In 2017, Equifax’s systems were compromised by hackers, and the data of over 143 million Americans was exposed. Other incidents, such as the WannaCry and Petya ransomware scams, have highlighted the vulnerabilities in financial cybersecurity globally. According to the Global Banking and Finance Review, such cyber attacks have cost nearly USD 360 billion per year in losses for each of the last three years.
We researched the use of AI for cybersecurity in finance to better understand where AI comes into play in the industry and to answer the following questions:
- What types of AI applications are currently in use for cybersecurity in finance?
- What tangible results has AI driven in financial cybersecurity?
- Are there any common trends among these innovation efforts? How could these trends affect the future of banking and finance?
This report covers vendors offering solutions in the following application areas:
- Anti-Money Laundering and Fraud Detection
- Aggregating Security Data
- Monitoring Cyber Threats and Preventing Cyber Attacks
This article intends to provide business leaders in the finance space with an idea of what they can currently expect from AI in their industry. We hope that this report allows business leaders in finance to garner insights they can confidently relay to their executive teams so they can make informed decisions when thinking about AI adoption. At the very least, this report intends to act as a method of reducing the time business leaders in finance spend researching AI-powered financial cybersecurity vendors companies with whom they may (or may not) be interested in working.
Anti-Money Laundering and Fraud Detection
Feedzai offers software solutions which they claim can help banks, acquirers, and merchants with detecting and preventing money laundering and fraud.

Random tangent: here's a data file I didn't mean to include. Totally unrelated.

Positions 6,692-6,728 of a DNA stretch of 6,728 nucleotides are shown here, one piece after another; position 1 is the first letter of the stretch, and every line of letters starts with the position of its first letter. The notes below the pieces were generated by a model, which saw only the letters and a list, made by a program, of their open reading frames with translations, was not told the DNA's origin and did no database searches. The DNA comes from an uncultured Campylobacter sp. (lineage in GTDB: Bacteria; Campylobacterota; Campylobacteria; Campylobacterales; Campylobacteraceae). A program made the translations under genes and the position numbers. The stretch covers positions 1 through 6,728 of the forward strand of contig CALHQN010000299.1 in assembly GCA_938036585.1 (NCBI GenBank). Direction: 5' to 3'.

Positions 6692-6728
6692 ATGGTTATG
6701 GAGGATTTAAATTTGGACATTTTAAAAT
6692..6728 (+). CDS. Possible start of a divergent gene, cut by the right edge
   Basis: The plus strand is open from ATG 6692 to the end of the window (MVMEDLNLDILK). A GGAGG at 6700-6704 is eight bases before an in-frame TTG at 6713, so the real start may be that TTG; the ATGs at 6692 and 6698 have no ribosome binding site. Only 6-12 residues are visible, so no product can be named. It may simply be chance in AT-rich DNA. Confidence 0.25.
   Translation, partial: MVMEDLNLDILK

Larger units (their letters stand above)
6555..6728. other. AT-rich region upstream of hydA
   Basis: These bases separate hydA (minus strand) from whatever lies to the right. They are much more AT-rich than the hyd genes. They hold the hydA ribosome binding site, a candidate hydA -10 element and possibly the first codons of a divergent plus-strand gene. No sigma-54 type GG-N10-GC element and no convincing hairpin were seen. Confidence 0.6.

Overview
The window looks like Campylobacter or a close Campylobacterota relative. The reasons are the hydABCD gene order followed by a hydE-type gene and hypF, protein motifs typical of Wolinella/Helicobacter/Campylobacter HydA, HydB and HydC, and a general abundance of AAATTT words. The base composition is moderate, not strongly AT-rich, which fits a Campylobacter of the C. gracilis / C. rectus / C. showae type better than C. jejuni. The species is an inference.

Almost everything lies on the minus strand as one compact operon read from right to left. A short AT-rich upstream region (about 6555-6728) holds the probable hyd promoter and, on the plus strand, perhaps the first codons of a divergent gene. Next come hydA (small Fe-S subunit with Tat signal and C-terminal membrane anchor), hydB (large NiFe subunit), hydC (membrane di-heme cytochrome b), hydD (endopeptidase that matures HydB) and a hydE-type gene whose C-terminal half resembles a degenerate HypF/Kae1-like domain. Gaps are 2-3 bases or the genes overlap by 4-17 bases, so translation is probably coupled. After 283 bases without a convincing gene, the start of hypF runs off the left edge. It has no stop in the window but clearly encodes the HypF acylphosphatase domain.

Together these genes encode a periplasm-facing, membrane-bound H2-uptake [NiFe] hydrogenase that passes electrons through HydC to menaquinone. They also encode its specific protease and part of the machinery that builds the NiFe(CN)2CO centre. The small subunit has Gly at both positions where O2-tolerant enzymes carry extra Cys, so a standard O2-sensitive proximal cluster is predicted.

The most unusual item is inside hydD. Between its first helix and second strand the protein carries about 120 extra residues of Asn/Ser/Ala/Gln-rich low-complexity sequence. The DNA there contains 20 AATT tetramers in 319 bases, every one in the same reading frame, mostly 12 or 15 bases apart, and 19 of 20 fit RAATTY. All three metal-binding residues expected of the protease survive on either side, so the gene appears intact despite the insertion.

Feedzai claims that their data science software, OpenML Engine, can help data scientists employed by banks to build their own custom fraud detection models using the fraud-specific models already provided in the software. Below is an image demonstrating how it works:
The company claims their software can be integrated with a bank’s existing systems using data stored internally in the bank’s data centers. Feedzai’s system can potentially analyze these data streams and gain fraud insights such as identifying a fraudulent transaction from a customer by creating granular risk profiles for customers in the form of a fraud score for them.
Feedzai’s machine learning algorithms then process new events and transactions to continuously update the fraud scores gained from the risk engine, which are presented to the bank’s employees through dashboards.
Feedzai’s platform is usually integrated within a bank or merchant’s systems and can alert human fraud and risk analysts with only the cases that are truly considered high-risk (based on predefined factors), thereby speeding up fraud detection processes and reducing false positives.
From 22:08 to 25:10 in the video below from StanfordEuropreneurs, Nuno Sebastiao, CEO and co-founder of Feedzai, explains how Feezai’s software could help banks with fraud detection using machine learning:
For example, Feedzai claims to have worked with a top 10 US retail bank in a fraud detection project. The bank decided to offer its core checking account via an online sign-up process and found that their existing fraud and risk screening process was rejecting more than half the online applicants, causing them to lose business to competitors.
The bank needed a risk-assessment system that could sift through new account applications and only accept customers with a low likelihood of committing fraud. The system needed to ensure that only the truly risky applications could go into manual review and that risk factors were clear for easy decision-making in order to reduce the time spent by human security experts in reviewing each case.
Feedzai’s platform was deployed at the core of the bank’s existing enterprise systems using the bank’s own data centers. This enabled the Feedzai platform to be the central decision engine for the bank’s online customer onboarding process and verify identity, check eligibility, and assess fraud risk in real time. In cases where the software did not have enough data to make a decision, Feedzai claims the software could automatically trigger customer-specific follow-up questions, predefined by the bank’s onboarding team, during the online application process itself.